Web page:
Okay, without going into too much detail that I’m not at liberty to discuss, I learned more about the minutiae of Robert’s Rules of Order last week than I ever wanted to know in a lifetime! Sure, I was familiar with Robert’s Rules. I’m pretty sure that anyone who has served on a committee in the English-speaking world knows something about Robert’s Rules. I have always detested them too. So much red tape! So many procedures to follow! They have always made me groan.
This past week, however, I learned firsthand just how brilliant they are. And by brilliant, I mean that they have the ability to stave off utter chaos and to make sense of a senseless situation.
But who was Robert anyhow, and what made him such an expert on rules?
I was surprised to find out that Robert’s Rules weren’t as old as I thought they were. For some reason, I was under the impression that they were created in the 1700s. In fact, the original book Robert’s Rules of Order was published in 1876 by Henry Martyn Robert. Robert was an engineer with the U.S. Army. (He retired as a Brigadier General) Yes, leave it to an engineer to come up with a way to make order out of chaos.
As the story goes, in 1863, Robert was asked to lead a public meeting at his church. He knew nothing about how to run a meeting, and as he dreaded, the meeting was a complete disaster and he was deeply embarrassed by the whole thing. Not one to be set back by one experience, he began researching parliamentary procedure in various different places and bodies, looking for what the standard rules of conduct were.
It is perhaps to the advantage of all of history and mankind that as an army officer, Robert was moved frequently from place to place. In the process, he was asked to serve on or head more committees. What he discovered was even more chaos. Different areas of the country had different rules and customs, many of which clashed. He knew that something needed to be done, some kind of clear guidelines needed to be established and disseminated to prevent meetings from falling apart.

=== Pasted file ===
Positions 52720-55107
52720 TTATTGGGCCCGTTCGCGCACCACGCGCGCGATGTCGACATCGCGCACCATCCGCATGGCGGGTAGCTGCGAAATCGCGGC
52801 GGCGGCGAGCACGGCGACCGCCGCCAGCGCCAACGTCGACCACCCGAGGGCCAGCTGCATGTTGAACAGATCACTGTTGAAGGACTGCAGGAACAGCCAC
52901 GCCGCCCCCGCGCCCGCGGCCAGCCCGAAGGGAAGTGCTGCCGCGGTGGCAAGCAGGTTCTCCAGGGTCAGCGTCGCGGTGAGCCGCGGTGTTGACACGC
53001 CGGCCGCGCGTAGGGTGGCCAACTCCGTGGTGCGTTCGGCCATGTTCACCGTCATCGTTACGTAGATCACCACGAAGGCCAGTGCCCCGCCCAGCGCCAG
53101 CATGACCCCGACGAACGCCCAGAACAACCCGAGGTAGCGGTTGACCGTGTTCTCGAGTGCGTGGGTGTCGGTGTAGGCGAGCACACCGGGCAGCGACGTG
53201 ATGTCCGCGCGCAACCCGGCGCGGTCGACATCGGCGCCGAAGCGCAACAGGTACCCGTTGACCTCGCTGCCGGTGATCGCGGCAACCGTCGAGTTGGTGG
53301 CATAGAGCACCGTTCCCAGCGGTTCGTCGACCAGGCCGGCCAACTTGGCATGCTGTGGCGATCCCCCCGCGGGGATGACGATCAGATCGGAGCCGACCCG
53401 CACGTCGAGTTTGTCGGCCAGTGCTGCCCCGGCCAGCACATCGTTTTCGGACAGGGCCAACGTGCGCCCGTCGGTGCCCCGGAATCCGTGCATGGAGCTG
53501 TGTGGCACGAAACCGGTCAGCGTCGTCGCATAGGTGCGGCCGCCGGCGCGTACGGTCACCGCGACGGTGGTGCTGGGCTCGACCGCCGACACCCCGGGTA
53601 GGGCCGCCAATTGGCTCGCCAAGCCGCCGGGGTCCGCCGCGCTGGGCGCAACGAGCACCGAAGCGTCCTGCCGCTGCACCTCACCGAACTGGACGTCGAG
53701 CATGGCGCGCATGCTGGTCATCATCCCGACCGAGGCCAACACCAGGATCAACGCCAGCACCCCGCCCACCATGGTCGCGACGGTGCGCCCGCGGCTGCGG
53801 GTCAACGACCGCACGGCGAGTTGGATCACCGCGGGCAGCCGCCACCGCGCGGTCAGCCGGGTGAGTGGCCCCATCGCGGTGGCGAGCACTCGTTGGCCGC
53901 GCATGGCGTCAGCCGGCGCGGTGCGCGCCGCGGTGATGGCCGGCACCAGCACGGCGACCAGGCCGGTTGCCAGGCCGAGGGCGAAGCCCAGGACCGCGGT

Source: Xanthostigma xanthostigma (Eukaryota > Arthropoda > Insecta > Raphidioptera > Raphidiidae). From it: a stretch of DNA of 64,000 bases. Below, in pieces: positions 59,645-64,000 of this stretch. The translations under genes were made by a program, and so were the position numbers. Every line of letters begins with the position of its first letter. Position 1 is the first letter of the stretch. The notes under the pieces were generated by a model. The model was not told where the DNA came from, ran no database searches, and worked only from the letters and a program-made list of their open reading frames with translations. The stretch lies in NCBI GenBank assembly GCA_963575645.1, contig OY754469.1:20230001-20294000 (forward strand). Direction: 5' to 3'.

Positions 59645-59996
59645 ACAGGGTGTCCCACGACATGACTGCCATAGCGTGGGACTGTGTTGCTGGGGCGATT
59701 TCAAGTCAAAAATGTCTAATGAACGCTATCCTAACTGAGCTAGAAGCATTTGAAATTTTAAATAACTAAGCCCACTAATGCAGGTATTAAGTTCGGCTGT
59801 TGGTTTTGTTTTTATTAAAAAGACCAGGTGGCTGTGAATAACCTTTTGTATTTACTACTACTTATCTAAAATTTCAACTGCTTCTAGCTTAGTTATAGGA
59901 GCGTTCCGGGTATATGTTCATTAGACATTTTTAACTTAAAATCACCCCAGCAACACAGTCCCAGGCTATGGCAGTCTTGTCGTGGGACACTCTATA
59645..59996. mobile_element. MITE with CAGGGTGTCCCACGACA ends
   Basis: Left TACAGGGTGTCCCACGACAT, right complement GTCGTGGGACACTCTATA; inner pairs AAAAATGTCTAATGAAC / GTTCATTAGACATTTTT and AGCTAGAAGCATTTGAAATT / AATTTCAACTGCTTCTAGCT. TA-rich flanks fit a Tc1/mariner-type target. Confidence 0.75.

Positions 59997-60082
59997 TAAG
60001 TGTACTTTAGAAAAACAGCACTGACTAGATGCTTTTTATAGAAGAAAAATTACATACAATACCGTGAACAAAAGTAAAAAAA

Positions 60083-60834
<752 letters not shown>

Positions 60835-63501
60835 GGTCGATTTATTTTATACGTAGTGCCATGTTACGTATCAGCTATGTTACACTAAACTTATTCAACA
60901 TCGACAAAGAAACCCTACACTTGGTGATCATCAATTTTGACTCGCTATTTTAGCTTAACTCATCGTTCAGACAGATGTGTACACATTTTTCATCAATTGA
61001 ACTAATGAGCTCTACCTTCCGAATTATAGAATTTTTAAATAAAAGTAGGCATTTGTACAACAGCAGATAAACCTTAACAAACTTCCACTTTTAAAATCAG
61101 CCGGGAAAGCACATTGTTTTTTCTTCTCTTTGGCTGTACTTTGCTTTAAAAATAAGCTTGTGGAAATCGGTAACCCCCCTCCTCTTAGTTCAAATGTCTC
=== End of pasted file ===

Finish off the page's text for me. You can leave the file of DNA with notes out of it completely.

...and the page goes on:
Robert loosely modeled his Rules on the procedures of the United States House of Representatives of the time. He referred to much of what he wrote about as “common knowledge” or at least common sense, so we can imply that some version of these procedural rules had been in use for some time. The full original title of the first edition of the book was called Pocket Manual of Rules of Order for Deliberative Assemblies, however the title Robert’s Rules of Order was printed on the cover.
Since that first printing in February of 1876, there have been eleven editions of Robert’s Rules. The final edition penned by Robert himself was published in 1915 under the name Robert’s Rules of Order Revised. In 1970, the seventh edition was drastically revised and published under the title Robert’s Rules of Order Newly Revised. Nowadays, this is abbreviated as RONR.
Here’s the interesting catch with the current eleventh edition of RONR, published in 2011. A note at the beginning states that this version supersedes all other versions of the Rules, unless an organization explicitly states that they are working off of an earlier edition. Why is this significant? Because the current edition specifies protocol for 21st century type meetings, like videoconferences and email. So there very well could be entities out there not acting in accordance with RONR whose by-laws state that their meetings and business should be run according to the rules.
Pretty neat, eh? Or maybe I’m just a giant nerd like that. It makes me want to run out and buy the eleventh edition so I can make sure all of those things I think are being done right in the many organizations I belong to that use the rules are actually doing things right.
And after last week, I have a whole new appreciation for Robert and everything that he did to organize the whirlwind of differing opinions in an organization!
For more information, you can visit the official Robert’s Rules of Order website!